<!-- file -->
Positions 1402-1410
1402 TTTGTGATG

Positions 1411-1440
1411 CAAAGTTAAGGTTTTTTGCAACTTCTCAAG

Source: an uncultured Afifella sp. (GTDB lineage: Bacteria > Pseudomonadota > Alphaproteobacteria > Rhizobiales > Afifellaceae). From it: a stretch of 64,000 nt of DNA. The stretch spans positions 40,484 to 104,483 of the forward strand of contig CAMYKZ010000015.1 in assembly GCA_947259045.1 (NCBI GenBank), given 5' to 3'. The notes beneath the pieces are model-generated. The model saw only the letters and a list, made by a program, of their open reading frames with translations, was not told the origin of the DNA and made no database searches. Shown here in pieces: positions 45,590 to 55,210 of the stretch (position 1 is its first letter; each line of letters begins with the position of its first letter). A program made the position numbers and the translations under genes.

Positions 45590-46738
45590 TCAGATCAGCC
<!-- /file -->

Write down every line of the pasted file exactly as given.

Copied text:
Positions 1402-1410
1402 TTTGTGATG

Positions 1411-1440
1411 CAAAGTTAAGGTTTTTTGCAACTTCTCAAG

Source: an uncultured Afifella sp. (GTDB lineage: Bacteria > Pseudomonadota > Alphaproteobacteria > Rhizobiales > Afifellaceae). From it: a stretch of 64,000 nt of DNA. The stretch spans positions 40,484 to 104,483 of the forward strand of contig CAMYKZ010000015.1 in assembly GCA_947259045.1 (NCBI GenBank), given 5' to 3'. The notes beneath the pieces are model-generated. The model saw only the letters and a list, made by a program, of their open reading frames with translations, was not told the origin of the DNA and made no database searches. Shown here in pieces: positions 45,590 to 55,210 of the stretch (position 1 is its first letter; each line of letters begins with the position of its first letter). A program made the position numbers and the translations under genes.

Positions 45590-46738
45590 TCAGATCAGCC